Southern Brooklynites are blasting the MTA’s latest bus network redesign, saying it would make public transit worse in the area that already suffers from lackluster transportation options.
The MTA released a draft plan for the Brooklyn Bus Network Redesign in December 2022 that “reimagines the current Brooklyn bus network” to cater to modern transportation needs.
Since its release, residents from the southern half of the borough have opposed the redesign, claiming the new plan cuts out essential stops and disproportionately affects families, children and seniors who rely on buses.
Councilmember Justin Brannan, who represents Bay Ridge, is spearheading the outcry against the redesign, and created a petition urging MTA to reevaluate the new design.
“We can’t sit silent while the MTA tries to steamroll our community,” the pol said in a statement. “I have fought the MTA and won before. If we work together and demand a better plan for our neighborhoods, we can win again.”
A detailed look into the draft shows changes made to both the express and local lines — affecting the B36, B74, B16, B37, B63, and B64. The MTA said the redesign would simplify routes, improve service to and from key destinations, and increase bus frequency on a 24 of the most heavily-used bus lines.
“In southern Brooklyn, we know the easiest way to get left behind is to say and do nothing. That’s why we speak up. I’m going to make sure the MTA knows this plan won’t fly with me, and I’m asking my neighbors to join me to make sure they hear our voices all the way up to Albany, and everywhere else,” Brannan said.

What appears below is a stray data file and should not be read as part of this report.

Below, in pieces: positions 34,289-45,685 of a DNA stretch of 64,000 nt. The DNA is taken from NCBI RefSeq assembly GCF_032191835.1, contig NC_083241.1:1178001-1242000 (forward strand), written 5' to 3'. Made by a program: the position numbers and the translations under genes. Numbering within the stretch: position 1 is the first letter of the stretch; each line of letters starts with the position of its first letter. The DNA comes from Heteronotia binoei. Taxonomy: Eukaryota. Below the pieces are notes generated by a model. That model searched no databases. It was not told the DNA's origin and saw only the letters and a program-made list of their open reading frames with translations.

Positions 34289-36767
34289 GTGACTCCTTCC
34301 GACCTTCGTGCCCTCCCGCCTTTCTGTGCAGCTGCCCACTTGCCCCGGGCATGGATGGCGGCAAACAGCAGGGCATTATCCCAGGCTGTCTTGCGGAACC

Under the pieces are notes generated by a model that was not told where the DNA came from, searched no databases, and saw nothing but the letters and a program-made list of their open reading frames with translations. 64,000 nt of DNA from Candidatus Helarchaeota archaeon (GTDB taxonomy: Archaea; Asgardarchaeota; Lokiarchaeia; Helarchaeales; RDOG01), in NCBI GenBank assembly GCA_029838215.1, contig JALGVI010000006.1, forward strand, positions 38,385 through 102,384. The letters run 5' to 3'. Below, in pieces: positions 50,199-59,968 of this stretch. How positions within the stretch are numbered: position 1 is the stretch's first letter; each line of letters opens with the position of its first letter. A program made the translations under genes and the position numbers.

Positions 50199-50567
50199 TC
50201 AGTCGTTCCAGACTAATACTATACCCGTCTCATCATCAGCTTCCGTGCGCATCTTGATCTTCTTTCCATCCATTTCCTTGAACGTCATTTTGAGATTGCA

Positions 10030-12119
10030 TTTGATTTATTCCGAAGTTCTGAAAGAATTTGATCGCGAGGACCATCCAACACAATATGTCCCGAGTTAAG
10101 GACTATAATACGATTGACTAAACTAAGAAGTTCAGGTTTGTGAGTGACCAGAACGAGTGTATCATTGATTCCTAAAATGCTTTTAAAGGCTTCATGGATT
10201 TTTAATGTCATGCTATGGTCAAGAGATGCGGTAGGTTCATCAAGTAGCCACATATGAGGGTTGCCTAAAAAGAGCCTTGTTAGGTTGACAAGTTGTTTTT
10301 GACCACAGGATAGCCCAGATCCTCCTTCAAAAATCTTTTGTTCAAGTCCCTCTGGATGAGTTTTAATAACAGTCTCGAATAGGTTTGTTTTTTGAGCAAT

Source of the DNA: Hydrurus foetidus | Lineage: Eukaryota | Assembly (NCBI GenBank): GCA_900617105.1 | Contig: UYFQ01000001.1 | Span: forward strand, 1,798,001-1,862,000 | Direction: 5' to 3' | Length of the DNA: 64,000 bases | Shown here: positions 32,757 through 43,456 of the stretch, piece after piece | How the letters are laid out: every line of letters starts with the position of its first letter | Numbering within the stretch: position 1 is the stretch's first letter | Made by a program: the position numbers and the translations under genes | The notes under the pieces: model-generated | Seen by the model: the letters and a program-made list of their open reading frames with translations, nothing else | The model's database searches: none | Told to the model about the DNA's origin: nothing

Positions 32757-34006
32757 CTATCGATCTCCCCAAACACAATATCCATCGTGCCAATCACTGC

The petition, which is addressed to New York City Transit President Richard Davey, says the need for reliable buses in the “outer-borough.”
“We join Councilmember Justin Brannan and community leaders in rejecting these drastic service cuts that would affect all southern Brooklyn commuters,” the appeal says. “You and all the MTA bigwigs must hear our voices and deliver a bus route redesign that makes public transportation for our neighborhoods better, not worse.”
Angela Kravtchenko, who lives on the border of Brighton Beach and Coney Island, is scared of what these changes could mean, specifically for the express lines along the peninsula, and the community’s overall economy.
“To me it means reduction. I don’t see anything being added,” Kravtchenko told Brooklyn Paper. “I don’t see this as improvement. I see the reduction as defeat, even on an economical level.”
The proposal allegedly erases the X28, cutting off all express bus stops from Stillwell Avenue to West 37th.
According to Kravtchenko, the B68, which connects Brighton Beach to restaurants, grocery stores and other commercial outlets, would be rerouted towards Manhattan Beach’s residential area — causing the need for a bus transfer.
“It’s a busy street, why would you eliminate it,” she said, stating the community who lives on these blocks should be the ones drafting bus plans. “We want to have a discussion on how we can improve our commute.”
The MTA has already hosted a number public community workshops where locals were invited to share their opinions. Additional workshops are scheduled through early March, with the first southern Brooklyn workshop scheduled in Bay Ridge on Feb. 9. Attendees are encouraged to register for the event or share their written feedback online.
Correction 1/25/23, 3:15pm: This article previously misspelled Angela Kravtchenko’s last name. We regret the error.